Differential Proteomics for Distinguishing Ischemic Stroke from Controls: a Pilot Study of the SpecTRA Project.

Transl Stroke Res. 2018 Jan 24. doi: 10.1007/s12975-018-0609-z. [Epub ahead of print]
Penn AM, Saly V, Trivedi A, Lesperance ML, Votova K, Jackson AM, Croteau NS, Balshaw RF, Bibok MB, Smith DS, Lam KK, Morrison J, Lu L, Coutts SB, Borchers CH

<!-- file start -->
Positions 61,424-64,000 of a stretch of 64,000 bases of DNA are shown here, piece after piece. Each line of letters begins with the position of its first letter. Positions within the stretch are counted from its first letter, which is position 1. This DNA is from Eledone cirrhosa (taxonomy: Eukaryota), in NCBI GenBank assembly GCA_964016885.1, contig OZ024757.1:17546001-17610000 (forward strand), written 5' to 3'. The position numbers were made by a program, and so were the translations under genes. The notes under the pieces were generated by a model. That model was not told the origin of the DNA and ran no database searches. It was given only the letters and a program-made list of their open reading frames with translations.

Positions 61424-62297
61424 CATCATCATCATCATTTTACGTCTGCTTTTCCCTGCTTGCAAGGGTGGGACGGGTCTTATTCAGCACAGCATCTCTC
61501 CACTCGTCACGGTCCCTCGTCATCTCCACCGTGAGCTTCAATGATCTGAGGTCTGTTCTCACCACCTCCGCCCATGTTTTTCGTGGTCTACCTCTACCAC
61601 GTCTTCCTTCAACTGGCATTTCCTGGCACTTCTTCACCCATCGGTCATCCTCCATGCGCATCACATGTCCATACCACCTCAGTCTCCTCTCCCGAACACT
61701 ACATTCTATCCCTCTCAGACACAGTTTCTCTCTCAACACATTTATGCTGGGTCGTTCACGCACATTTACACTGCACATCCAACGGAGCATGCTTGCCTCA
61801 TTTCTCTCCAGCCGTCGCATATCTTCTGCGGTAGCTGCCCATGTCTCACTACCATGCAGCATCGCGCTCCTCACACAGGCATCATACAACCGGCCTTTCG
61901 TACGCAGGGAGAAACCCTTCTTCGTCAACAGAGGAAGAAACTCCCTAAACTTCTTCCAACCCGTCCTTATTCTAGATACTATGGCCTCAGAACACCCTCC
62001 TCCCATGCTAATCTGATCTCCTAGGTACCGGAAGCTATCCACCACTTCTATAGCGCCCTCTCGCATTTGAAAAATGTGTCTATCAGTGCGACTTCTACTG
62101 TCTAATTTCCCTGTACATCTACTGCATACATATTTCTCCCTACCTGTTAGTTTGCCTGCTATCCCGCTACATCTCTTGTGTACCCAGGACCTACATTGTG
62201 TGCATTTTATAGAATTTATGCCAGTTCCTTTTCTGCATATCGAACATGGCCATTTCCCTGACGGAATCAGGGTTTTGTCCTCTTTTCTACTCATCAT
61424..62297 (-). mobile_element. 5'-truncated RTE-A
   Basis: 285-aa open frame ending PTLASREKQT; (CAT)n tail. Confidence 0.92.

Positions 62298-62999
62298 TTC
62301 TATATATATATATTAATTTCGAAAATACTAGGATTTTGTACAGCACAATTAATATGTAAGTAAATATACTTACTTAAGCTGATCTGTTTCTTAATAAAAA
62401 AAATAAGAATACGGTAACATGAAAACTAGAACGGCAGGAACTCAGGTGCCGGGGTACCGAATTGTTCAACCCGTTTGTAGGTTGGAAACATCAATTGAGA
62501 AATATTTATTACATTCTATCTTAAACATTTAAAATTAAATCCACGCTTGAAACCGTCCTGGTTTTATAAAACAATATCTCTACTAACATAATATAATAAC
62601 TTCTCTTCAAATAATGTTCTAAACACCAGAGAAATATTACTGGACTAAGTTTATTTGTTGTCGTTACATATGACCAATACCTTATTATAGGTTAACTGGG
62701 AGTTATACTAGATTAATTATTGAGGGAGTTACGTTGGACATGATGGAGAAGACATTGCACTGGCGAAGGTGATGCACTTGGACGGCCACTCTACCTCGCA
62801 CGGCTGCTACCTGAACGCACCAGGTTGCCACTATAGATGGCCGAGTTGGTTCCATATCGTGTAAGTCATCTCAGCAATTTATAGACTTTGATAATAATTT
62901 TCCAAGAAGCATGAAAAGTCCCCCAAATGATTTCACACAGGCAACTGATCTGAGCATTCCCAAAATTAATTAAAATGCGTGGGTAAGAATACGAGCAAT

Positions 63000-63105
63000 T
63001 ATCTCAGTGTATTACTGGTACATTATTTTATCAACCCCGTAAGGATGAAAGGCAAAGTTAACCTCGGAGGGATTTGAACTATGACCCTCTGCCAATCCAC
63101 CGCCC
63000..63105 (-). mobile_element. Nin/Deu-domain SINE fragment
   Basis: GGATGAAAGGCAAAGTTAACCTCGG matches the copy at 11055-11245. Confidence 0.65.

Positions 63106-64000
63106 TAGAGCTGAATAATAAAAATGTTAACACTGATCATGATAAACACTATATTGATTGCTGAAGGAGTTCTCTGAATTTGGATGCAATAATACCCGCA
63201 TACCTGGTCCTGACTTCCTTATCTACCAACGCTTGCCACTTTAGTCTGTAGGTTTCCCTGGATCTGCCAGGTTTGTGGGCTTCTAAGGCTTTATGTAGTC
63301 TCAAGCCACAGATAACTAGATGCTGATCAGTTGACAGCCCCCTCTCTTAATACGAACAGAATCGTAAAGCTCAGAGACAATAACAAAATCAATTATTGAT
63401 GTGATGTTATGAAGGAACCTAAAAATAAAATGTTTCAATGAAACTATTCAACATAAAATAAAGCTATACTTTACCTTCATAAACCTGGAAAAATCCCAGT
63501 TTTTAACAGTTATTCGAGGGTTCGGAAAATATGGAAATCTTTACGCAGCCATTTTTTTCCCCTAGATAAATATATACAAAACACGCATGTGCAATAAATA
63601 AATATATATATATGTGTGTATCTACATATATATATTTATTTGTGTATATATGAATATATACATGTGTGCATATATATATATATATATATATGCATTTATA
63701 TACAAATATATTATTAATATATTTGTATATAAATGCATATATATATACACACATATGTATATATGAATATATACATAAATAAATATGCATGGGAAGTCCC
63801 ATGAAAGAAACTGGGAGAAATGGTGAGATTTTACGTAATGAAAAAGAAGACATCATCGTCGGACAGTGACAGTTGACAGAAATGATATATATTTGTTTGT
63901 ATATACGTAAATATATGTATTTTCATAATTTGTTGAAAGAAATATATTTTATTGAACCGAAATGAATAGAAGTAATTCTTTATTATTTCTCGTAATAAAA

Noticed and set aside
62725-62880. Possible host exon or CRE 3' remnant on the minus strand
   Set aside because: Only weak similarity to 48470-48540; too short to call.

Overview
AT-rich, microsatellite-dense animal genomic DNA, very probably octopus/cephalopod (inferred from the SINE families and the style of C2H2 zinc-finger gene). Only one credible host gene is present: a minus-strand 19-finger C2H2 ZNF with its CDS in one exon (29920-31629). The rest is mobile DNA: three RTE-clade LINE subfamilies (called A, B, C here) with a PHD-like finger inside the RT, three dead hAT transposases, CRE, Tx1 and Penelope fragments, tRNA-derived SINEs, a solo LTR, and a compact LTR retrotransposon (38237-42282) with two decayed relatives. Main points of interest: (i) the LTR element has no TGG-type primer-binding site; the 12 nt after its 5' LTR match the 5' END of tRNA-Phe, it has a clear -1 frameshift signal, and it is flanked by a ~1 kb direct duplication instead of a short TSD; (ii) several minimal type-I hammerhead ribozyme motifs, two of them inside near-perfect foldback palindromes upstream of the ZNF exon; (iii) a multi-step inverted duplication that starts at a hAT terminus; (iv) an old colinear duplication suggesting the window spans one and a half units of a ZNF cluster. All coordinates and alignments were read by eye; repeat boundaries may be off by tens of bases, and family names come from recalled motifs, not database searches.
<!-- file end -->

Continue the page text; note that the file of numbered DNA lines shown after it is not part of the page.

A diagnostic blood test for stroke is desirable but will likely require multiple proteins rather than a single "troponin." Validating large protein panels requires large patient numbers. Mass spectrometry (MS) is a cost-effective tool for this task. We compared differences in the abundance of 147 protein markers to distinguish 20 acute cerebrovascular syndrome (ACVS) patients who presented to the Emergency Department of one urban hospital within < 24 h from onset) and from 20 control patients who were enrolled via an outpatient neurology clinic. We targeted proteins from the stroke literature plus cardiovascular markers previously studied in our lab. One hundred forty-one proteins were quantified using MS, 8 were quantified using antibody protein enrichment with MS, and 32 were measured using ELISA, with some proteins measured by multiple techniques. Thirty proteins (4 by ELISA and 26 by the MS techniques) were differentially abundant between mimic and stroke after adjusting for age in robust regression analyses (FDR < 0.20). A logistic regression model using the first two principal components of the proteins significantly improved discrimination between strokes and controls compared to a model based on age alone (p < 0.001, cross-validated AUC 0.93 vs. 0.78). Significant proteins included markers of inflammation (47%), coagulation (40%), atrial fibrillation (7%), neurovascular unit injury (3%), and other (3%). These results suggest the potential value of plasma proteins as biomarkers for ACVS diagnosis and the role of plasma-based MS in this area.